This is how the protected interests of college sports keep the threat of real reform at bay: by slow-walking the full story, such as it is, so that when the totality of the problem finally comes into full view, the only person still staring is a lone, persistent freelance writer with a bug up his ass.

Thank goodness, at least, for him.


Can a well-known writer and a college football hook entice the nation’s highest court to clean up one of our most misconstrued privacy laws?

Recently, author Jon Krakauer filed a petition for a writ of certiorari, asking the U.S. Supreme Court to take up his public records lawsuit against Montana’s Office of the Commissioner of Higher Education, which denied him records relating to the expulsion and reinstatement of a star college athlete accused of sexual assault.

Krakauer had initially sought the records while reporting on his 2015 book, “Missoula: Rape and the Justice System in a College Town,” which focused, in part, on how the University of Montana responded to a 2012 rape allegation made by a female student against the school’s starting quarterback, Jordan Johnson. Johnson was eventually acquitted of criminal charges by a jury, but not before UM moved to expel him.

However, the state’s Commissioner of Higher Education, Clayton Christian, overturned the university’s expulsion and Johnson remained enrolled at the Missoula campus. In the course of researching his book, Krakauer wanted to know the basis of Christian's decision and sought official records that might illuminate it.

“We suspected there was hanky-panky,” says Mike Meloy, Krakauer’s Montana-based attorney. “Obviously, something was going on.”

The university denied the request, contending that the records’ release would violate the Family Education Rights and Privacy Act, or FERPA. In turn, Krakauer sued.

Of all the mountains the alpinist author has climbed, this might be among the most daunting — and consequential.

“If ever there was a federal statute crying out to be clarified, it is FERPA,” says Frank LoMonte, director of the Brechner Center for Freedom of Information at the University of Florida.

Anybody who has made even a few records requests of public universities has likely been treated to the mental lobotomy that comes from school lawyers claiming FERPA exemptions. If you really enjoy being gaslighted, do as we’ve done over the last few months.

In theory, this power-of-the-purse statute, enacted in 1974, prohibits the federal funding of state education institutions that have a policy or practice of releasing students’ “educational records” without their parents’ consent.

However, in the 45 years since its adoption, FERPA has increasingly become higher ed’s reflexive response to even the slightest inkling of public inquiry — a scrutiny sneeze, so to speak.

Make enough records requests of public universities and you’ll see that practically anything can (and inevitably will) be considered an “educational record” exempt from disclosure “pursuant to” FERPA.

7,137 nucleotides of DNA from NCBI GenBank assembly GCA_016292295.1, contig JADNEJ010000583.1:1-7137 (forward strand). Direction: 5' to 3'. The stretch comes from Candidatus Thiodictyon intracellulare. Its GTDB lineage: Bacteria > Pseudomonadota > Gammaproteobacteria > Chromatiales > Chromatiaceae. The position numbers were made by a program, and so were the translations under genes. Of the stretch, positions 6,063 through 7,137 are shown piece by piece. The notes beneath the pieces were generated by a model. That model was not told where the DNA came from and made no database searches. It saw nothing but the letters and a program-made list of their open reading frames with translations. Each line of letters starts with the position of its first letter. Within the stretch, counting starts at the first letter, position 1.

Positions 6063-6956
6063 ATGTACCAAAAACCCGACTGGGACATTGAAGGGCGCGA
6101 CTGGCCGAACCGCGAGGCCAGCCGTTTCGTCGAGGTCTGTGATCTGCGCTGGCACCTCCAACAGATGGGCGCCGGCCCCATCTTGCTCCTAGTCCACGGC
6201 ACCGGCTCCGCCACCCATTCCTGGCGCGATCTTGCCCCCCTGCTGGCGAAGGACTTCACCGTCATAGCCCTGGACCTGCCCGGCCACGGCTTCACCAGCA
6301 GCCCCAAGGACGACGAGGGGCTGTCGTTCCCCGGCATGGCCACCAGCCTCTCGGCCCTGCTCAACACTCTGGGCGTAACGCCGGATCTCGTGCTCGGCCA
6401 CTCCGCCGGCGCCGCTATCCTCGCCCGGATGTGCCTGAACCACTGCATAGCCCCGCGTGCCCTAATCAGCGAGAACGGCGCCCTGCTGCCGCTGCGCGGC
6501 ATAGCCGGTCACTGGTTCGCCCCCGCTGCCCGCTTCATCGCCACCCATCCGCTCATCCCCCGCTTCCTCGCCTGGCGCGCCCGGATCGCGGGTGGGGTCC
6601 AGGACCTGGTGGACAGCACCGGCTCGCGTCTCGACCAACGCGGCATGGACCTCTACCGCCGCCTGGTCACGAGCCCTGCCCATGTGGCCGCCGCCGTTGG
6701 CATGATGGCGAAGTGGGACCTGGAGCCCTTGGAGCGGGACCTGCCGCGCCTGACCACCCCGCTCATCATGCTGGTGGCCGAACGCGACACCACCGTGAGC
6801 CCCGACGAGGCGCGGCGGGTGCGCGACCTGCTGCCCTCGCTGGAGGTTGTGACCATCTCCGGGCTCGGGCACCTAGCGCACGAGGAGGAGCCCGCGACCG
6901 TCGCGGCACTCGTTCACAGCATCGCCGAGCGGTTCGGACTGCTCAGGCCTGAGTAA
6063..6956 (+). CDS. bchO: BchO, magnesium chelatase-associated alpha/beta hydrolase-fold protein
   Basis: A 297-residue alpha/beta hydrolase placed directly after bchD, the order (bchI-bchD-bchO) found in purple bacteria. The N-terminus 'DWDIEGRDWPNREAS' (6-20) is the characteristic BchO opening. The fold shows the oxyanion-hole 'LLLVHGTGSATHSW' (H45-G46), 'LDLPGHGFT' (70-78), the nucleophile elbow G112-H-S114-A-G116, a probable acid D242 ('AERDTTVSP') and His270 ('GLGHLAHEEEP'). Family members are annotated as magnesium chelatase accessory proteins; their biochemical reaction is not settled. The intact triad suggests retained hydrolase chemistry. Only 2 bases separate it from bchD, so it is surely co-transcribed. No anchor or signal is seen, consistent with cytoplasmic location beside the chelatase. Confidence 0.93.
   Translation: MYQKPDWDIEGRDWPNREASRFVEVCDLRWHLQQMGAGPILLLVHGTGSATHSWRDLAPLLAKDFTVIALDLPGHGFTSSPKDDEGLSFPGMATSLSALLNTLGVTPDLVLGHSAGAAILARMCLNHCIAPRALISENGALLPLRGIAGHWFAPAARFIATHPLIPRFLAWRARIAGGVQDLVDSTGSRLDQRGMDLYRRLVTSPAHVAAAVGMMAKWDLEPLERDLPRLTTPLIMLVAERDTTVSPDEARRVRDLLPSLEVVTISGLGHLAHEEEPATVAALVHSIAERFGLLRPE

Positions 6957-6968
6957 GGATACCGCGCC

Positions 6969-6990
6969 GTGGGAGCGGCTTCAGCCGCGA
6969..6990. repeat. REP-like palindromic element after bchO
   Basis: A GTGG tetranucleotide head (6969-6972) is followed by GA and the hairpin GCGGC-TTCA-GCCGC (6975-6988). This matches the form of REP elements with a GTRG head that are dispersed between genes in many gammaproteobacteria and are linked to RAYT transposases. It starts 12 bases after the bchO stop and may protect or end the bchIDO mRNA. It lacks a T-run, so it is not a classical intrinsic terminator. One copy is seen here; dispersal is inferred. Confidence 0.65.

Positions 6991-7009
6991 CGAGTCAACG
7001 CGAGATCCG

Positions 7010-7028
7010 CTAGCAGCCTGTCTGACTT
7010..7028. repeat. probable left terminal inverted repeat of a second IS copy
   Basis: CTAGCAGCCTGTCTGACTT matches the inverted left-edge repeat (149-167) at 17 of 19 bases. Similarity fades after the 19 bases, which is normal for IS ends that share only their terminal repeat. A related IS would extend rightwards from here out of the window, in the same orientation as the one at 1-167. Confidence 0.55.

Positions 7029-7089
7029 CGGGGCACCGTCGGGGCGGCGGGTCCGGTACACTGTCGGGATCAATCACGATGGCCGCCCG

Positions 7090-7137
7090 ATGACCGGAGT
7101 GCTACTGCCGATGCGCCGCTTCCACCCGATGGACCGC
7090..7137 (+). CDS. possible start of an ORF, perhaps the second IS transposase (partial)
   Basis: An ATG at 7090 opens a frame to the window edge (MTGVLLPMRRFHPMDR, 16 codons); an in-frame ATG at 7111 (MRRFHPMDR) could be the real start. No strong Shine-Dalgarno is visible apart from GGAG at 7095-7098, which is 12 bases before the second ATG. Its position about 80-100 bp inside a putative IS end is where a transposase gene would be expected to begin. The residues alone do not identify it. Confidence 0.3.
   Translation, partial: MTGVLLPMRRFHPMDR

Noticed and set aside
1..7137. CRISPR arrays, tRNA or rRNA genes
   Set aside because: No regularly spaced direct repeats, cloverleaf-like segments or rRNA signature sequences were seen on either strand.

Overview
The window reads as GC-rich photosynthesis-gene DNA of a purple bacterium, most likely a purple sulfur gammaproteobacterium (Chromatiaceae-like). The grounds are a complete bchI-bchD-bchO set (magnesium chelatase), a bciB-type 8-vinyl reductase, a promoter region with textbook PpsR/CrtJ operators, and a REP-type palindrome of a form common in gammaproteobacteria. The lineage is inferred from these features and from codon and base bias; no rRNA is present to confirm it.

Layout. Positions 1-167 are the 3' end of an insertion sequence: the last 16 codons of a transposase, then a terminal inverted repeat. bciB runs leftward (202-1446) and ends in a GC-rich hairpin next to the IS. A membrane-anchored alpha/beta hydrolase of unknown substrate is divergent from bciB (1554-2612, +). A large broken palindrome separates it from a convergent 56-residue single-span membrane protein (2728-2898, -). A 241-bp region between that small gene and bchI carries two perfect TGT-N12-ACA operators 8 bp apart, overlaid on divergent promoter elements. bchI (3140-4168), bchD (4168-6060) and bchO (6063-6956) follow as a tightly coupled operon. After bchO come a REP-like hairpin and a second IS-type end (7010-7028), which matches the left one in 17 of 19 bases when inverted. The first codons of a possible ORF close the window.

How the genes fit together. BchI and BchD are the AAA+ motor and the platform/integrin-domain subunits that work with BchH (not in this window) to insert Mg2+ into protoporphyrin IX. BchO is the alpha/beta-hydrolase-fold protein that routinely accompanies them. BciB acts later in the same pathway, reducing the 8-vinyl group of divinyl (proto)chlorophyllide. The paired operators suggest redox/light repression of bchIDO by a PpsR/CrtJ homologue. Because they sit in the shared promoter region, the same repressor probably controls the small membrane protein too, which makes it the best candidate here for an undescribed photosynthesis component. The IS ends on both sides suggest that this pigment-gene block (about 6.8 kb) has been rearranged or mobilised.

Hell, here’s a FERPA-related records denial Daniel just received, courtesy of the University of Georgia, while typing the preceding paragraph:

The documents you have requested…consist of student education records and are therefore exempt from production under the Georgia Open Records Act pursuant to O.C.G.A. § 50-18-72(a)(1) and (37), which specifically incorporates the Family Educational Rights and Privacy Act (FERPA) (20 U.S.C. § 1232g; 34 CFR Part 99). 

Unfortunately, since passing the law, Congress has done little to rein in its dizzying misapplication as a public records brush-off. Meanwhile, the Supreme Court hasn’t touched FERPA since its 2002 ruling in Gonzaga University v. Doe, which found that individuals cannot sue to enforce the statute’s privacy provisions.

LoMonte says he can’t recall a “serious effort” at trying to get a FERPA case in front of SCOTUS since. 

“What makes FERPA so difficult is that the [privacy] right is always a state-protected right and not a federally protected right, “LoMonte says. “The question is whether FERPA preempts or supersedes the state law — and that makes it a really tricky bank shot to get into the Court.”

Krakauer’s lawsuit has already endured five years of whiplash on a roller-coaster ride through Montana’s judiciary: a state district court judge initially ruled in the author’s favor; on appeal, the state Supreme Court remanded the case back to the district court; the original judge was disqualified; a new judge ordered the documents be submitted in chambers; he again ruled the records should be released to Krakauer; the case went back to the state Supreme Court, which ultimately reversed the lower court’s ruling this past July.

Afterwards, Krakauer publicly vowed to fight on, telling the Associated Press he had a “moral obligation” to do so. In his cert petition, filed on Oct. 31, lawyer Meloy boiled the matter down to a fundamental question:

Does FERPA confer an individual right to privacy sufficient to block a court from ordering the release of personally identifiable information about a high profile university athlete on an issue of compelling public interest?

LoMonte, who contributed to a Montana Supreme Court amici brief in support of Krakauer’s case, says that while SCOTUS is typically loathe to weigh in on state-protected rights, it may find this particular case worth taking up.

“One reason that this is a promising case is that Montana doesn’t just have a (public records) statute but a constitutional right of access to public records,” LoMonte says. “So, this federal statute is being read to deprive people of a state-protected constitutional right, which is a very extreme way to read a federal statute.”

Daniel Libit and Luke Cyphers, coeditors of The Intercollegiate, write Newsletter of Intent each week. You can reach them with questions, comments, tips and FERPA-related denials at and

Featured photo illustration by Newsletter of Intent / / Wikimedia Commons; Zion Williamson photo courtesy of Keenan Hairston (Wikimedia Commons)